Big Four set their sights on the legal services market in Asia

10 August 2018 Authored by Consultancy.asia

As the turf war between the traditional strategy consulting and professional services providers continues to heat up, and together the consulting world fends off counter-punches over its encroachment on the ad-agency realm, the Big Four quartet of advisory behemoths have rapidly opened up a new battle-front: the legal services domain – with Asia host to the opening salvos.

The announcements from ad-land have been coming in thick and fast. In just the past week or so, Omnicom, one the of the world’s largest marketing and communications holding groups, with over 80,000 employees worldwide and revenues in excess of $15 billion, picked up its first management and tech consulting firm, Credera – a firm based out of Texas and Colorado with 300 employees.

The global advertising agency Grey Group, under the WPP umbrella, also last week announced the launch of a consulting line, Grey Consulting, following similar moves by TBWA and Ogilvy, and many others, including R/GA’s consulting services launch in Singapore, in just recent months. The prompt – the consulting giants such as Accenture and Deloitte which have turned the full force of their bulk on capturing the advertising domain.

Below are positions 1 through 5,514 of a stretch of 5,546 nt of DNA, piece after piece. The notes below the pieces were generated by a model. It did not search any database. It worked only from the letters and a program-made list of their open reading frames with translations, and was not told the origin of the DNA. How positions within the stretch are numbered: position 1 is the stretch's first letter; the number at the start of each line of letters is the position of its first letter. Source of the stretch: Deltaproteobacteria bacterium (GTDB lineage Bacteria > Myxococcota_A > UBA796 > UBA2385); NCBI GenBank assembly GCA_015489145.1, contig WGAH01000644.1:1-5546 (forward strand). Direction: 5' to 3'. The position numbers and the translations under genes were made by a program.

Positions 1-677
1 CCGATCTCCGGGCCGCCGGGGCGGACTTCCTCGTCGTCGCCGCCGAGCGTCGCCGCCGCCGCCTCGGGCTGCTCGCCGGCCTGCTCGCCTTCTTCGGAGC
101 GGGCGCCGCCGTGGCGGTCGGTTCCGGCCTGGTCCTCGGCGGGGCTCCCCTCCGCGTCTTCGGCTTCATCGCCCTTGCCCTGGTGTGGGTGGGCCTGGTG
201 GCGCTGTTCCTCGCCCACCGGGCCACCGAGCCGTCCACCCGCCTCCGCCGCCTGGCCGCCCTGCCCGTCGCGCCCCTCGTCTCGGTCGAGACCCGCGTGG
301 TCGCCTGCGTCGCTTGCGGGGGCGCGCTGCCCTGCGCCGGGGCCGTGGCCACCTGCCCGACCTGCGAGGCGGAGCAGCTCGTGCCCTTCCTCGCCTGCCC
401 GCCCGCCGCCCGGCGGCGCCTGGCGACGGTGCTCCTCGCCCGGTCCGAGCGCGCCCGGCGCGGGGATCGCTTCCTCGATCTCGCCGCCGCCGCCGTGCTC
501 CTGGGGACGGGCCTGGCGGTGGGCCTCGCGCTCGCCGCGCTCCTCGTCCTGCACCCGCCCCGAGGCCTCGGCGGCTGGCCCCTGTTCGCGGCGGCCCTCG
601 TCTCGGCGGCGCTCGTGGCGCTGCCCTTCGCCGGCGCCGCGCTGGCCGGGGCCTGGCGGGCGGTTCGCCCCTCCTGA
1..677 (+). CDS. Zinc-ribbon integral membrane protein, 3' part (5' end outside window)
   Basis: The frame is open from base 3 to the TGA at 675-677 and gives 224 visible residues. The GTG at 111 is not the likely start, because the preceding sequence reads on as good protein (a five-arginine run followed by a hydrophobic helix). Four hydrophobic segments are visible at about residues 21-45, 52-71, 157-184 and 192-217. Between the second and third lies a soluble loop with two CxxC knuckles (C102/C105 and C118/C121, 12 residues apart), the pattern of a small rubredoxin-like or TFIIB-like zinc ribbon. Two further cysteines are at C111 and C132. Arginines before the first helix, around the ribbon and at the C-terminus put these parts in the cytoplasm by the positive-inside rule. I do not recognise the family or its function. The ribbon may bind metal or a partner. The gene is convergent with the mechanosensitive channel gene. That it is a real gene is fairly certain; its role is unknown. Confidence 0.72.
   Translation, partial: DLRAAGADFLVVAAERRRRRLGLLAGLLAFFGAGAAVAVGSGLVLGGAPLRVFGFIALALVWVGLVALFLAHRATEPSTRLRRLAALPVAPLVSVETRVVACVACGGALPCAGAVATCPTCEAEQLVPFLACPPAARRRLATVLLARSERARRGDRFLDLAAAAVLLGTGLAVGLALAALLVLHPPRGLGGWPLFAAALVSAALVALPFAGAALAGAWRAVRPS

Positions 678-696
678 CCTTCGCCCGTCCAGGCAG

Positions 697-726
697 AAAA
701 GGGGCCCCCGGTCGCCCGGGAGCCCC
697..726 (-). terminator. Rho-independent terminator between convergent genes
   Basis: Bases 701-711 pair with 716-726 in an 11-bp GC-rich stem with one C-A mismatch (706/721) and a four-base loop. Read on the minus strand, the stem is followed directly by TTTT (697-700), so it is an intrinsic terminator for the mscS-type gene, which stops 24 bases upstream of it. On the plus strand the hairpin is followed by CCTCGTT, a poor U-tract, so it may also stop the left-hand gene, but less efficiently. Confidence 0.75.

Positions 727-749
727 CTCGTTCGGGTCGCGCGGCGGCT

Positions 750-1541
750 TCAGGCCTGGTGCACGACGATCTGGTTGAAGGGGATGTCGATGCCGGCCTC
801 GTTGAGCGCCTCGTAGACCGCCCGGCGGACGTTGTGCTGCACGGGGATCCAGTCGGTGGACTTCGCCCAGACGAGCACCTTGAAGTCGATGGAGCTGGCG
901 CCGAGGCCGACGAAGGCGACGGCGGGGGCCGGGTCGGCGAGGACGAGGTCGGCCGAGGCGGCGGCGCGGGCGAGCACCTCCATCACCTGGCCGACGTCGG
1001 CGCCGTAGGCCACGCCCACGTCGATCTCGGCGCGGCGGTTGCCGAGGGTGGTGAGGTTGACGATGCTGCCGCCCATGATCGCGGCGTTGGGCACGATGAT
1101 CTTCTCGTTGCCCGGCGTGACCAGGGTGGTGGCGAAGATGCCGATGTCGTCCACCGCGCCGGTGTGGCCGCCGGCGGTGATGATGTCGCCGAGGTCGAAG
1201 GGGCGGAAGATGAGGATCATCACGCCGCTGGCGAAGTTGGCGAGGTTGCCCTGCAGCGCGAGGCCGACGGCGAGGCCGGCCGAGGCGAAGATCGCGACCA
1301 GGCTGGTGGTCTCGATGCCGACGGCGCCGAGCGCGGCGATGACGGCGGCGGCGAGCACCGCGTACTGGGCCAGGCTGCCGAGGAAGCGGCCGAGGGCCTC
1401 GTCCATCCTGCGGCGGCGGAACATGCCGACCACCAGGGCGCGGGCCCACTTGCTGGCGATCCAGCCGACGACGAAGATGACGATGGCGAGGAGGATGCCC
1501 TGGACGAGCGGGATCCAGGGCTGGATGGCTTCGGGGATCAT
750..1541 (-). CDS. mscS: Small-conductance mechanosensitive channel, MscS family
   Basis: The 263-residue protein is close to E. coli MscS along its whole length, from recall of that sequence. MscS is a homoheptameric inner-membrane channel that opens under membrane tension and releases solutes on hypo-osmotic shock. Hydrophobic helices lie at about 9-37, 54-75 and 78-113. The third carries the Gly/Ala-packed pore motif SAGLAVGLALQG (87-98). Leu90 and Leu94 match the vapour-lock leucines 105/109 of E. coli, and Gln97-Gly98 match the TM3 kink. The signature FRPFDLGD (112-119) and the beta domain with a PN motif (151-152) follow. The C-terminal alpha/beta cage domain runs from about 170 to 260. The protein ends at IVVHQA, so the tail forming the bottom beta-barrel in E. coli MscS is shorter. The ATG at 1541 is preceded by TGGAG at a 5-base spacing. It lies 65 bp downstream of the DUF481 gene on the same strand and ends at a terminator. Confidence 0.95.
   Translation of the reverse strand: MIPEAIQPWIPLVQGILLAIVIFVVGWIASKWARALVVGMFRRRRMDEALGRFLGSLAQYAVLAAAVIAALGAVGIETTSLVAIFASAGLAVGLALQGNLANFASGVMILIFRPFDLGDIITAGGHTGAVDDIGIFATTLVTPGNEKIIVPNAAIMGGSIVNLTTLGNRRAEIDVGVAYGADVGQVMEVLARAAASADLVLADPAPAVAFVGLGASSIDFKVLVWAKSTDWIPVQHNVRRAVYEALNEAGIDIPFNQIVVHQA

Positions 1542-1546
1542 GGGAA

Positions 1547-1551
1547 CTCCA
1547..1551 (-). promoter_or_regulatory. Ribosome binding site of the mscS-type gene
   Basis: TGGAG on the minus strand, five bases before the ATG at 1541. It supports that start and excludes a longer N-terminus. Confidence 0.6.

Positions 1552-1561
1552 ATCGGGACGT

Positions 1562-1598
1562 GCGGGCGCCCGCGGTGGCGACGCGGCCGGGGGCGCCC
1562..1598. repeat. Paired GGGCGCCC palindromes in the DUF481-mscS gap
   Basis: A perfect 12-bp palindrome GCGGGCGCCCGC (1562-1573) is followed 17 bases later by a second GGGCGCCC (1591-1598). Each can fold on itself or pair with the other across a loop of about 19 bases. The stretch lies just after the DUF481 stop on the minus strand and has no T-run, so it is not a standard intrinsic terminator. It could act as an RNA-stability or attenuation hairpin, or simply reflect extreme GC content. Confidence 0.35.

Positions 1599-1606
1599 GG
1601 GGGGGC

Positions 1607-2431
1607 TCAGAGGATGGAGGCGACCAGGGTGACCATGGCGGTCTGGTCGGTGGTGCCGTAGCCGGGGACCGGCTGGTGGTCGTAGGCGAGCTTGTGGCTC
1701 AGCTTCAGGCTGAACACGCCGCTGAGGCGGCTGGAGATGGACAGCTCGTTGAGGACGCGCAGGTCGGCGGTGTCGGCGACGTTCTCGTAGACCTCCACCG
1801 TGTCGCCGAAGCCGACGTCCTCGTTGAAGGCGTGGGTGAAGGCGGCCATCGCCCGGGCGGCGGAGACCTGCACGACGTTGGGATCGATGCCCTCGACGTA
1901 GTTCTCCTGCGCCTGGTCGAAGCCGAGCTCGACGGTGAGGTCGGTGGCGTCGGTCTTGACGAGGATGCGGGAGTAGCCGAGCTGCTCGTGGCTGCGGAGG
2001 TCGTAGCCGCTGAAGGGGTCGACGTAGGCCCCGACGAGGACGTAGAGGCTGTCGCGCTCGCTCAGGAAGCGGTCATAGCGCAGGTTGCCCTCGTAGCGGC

And while the counter-maneuvering from ad-land may bear a faint whiff of futility, it also increasingly strikes as if yesterday’s news, the undercard in the lead up to the new main event: the Big Four goliaths vs. an entrenched and traditionally conservative legal services market in an era of wide-spread disruption – with Asia, it seems, selected as the arena for first title bout, in what will imaginably become a global tour for legal sector supremacy.Big Four set their sights on the legal services market in AsiaThe Big Four combatants, will also, of course, have to contend with one another. In Asia, PwC and EY have been quick out of the blocks – PwC with a recent coup in securing the services of high-profile corporate lawyer Rachel Eng in Singapore, and EY adding Atlas Asia Law Corporation to its legal network – but Deloitte has now fully entered the local fray, this week launching Deloitte Legal International in Singapore.

Already, a recent brand survey by specialist legal research and analysis firm Acritas named PwC Legal, EY and KPMG as the one, two and three on its ‘Asia Pacific Alternative Legal Brand Index’, beating out other legal sector brands such as LexisNexis. Yet, while it’s easy to wonder how long before the Big Four graduate from the alternative brand index to the main board, there are still many peripheral factors yet to play out – including regulatory clampdowns.

“There are serious questions of fair competition and ethics when the Big Four audit most of the Am Law 200 law firms and then directly compete against us for client engagements,” David Tang, Asia managing partner for K&L Gates, told Law.com. “They know our finances and our financial arrangements with clients; they then compete directly for the same engagements with the same clients and compete on fees, knowing what we have done.”

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